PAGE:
Reference > Cambridge History > The End of the Middle Ages > The Scottish Chaucerians > King Hart
  The Palice of Honour The Aenied  

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The Cambridge History of English and American Literature in 18 Volumes (1907–21).
Volume II. The End of the Middle Ages.

X. The Scottish Chaucerians.

§ 14. King Hart.


Of King Hart, the same may be said, though it must be allowed to be a better poem, better girded as an allegory, and surer in its harmony of words. Its superiority comes from a fuller appreciation of Chaucerian values: it cannot be explained, though some have so considered it, as an effect of Vergilian study. There is not the faintest trace of renascence habit in the story of king Heart in his “comile castle strang” and of his five servitors (the senses), queen Pleasance, Foresight and other abstractions. The setting and sentiment recall the court of the prince of Honour in the Palice of Honour; and that, again, repeats the picture of the court of the palace in all the early continental versions of the cours d’amour.   32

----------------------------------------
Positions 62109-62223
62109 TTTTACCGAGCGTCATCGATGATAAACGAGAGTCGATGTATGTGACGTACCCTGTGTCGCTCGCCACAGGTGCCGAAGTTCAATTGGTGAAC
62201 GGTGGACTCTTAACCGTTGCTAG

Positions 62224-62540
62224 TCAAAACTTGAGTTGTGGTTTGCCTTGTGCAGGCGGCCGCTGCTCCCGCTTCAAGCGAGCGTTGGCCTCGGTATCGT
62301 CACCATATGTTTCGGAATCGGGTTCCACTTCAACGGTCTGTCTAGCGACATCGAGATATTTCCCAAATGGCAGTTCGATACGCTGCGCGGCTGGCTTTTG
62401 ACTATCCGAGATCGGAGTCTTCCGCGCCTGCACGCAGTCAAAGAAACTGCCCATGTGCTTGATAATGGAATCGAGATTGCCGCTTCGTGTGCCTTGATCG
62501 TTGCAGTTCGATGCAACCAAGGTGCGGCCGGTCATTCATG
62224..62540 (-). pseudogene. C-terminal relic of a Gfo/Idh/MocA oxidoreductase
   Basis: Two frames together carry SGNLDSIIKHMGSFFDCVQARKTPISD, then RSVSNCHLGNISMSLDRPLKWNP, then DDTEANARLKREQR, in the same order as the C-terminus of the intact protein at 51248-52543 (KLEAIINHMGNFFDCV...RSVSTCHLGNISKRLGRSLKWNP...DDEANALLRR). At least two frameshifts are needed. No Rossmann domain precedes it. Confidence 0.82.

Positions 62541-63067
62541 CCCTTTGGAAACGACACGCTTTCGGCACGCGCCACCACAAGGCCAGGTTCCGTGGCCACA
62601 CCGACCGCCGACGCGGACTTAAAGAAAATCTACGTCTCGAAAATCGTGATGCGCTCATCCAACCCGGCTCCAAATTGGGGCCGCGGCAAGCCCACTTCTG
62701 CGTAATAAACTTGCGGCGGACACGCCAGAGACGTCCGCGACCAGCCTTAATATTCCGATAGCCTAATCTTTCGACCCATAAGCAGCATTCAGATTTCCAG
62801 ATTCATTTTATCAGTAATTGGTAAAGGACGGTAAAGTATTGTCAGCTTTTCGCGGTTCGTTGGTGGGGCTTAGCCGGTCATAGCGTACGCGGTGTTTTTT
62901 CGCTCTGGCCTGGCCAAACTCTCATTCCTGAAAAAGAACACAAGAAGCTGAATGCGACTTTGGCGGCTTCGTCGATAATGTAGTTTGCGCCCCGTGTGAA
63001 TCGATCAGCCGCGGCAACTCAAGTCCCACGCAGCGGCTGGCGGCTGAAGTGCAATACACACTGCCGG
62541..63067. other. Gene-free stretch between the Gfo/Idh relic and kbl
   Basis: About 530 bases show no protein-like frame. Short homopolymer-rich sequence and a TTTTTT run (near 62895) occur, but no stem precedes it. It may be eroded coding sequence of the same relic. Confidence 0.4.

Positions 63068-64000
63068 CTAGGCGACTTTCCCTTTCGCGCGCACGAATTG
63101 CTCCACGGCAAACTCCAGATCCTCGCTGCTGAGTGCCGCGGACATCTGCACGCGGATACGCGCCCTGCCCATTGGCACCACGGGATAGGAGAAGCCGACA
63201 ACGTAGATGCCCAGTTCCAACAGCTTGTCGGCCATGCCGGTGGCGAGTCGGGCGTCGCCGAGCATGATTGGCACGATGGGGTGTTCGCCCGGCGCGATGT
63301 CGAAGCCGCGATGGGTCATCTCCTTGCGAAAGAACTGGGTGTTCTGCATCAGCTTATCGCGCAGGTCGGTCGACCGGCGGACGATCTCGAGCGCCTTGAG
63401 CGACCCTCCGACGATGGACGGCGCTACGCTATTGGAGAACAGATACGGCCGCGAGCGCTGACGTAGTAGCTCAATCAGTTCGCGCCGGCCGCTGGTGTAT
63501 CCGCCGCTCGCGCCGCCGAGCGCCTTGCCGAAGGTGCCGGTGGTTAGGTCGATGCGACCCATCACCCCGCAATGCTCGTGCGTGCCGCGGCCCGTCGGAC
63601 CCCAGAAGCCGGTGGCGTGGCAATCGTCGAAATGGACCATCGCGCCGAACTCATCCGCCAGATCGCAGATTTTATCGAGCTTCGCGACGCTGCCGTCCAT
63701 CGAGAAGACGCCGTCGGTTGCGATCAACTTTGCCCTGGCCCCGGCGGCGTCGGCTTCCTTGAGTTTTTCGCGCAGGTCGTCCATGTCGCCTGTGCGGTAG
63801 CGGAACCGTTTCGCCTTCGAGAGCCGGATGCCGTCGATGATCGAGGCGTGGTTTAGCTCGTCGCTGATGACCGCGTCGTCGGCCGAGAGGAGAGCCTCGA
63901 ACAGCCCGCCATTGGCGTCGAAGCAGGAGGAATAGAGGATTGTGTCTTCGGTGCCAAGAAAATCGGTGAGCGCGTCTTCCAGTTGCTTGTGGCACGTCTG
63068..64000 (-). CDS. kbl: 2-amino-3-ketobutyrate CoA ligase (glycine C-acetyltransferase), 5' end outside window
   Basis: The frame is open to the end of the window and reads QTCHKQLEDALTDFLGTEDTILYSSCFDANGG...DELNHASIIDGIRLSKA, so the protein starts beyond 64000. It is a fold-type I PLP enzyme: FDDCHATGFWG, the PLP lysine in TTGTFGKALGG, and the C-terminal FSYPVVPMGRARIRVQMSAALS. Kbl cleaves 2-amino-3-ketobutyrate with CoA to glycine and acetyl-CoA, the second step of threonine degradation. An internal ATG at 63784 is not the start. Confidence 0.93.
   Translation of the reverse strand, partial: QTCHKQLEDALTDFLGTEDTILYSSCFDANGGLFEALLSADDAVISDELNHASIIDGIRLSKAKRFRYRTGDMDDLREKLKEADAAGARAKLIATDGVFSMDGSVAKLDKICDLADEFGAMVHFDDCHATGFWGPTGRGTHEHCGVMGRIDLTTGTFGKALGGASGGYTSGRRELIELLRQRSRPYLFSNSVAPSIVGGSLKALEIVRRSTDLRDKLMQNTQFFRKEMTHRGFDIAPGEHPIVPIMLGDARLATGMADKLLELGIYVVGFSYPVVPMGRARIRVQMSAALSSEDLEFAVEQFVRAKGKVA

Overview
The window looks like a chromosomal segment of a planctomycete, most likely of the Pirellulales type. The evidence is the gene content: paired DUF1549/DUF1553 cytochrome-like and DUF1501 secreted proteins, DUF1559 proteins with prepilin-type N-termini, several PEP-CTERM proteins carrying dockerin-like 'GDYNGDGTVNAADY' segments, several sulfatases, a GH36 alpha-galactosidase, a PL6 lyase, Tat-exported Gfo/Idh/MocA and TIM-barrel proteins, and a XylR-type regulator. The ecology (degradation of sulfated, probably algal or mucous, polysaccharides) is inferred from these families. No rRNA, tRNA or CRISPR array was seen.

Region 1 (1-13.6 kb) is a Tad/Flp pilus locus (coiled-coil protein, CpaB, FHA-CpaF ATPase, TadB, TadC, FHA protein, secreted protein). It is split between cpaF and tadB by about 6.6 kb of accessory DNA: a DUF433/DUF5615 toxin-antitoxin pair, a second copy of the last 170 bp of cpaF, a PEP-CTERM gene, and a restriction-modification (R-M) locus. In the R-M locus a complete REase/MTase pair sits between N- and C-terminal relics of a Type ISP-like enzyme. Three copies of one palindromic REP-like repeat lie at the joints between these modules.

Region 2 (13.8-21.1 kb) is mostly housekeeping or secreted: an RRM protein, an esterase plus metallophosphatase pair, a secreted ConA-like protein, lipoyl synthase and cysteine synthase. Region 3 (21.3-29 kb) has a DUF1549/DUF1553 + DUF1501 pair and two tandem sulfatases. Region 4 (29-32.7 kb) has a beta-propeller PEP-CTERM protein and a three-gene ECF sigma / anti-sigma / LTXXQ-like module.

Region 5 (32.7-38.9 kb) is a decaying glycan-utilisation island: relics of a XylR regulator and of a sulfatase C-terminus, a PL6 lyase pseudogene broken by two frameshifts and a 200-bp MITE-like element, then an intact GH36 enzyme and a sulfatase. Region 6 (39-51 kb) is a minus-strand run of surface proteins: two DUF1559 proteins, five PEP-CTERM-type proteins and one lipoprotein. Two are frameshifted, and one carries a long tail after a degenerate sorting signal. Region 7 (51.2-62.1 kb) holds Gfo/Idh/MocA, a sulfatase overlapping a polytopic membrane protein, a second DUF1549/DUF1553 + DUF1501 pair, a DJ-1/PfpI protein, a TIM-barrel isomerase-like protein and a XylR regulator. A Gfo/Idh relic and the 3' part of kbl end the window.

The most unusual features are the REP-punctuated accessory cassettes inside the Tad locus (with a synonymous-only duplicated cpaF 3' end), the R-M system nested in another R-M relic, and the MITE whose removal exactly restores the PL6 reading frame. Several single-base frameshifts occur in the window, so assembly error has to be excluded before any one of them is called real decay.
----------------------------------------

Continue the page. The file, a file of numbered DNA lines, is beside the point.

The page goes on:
Conscience is a four-stanza conceit telling how the moral sense has grown dull in men. “Conscience” they had; then they slipped away the “con,” and had “science” and “namair.” Then, casting off “sci,” they were left with “ens,”
       
Quhilk in our language signifies that schrew
Riches and geir, that gart all grace go hens.
  33

CONTENTS · VOLUME CONTENTS · INDEX OF ALL CHAPTERS · BIBLIOGRAPHIC RECORD
  The Palice of Honour The Aenied  
 
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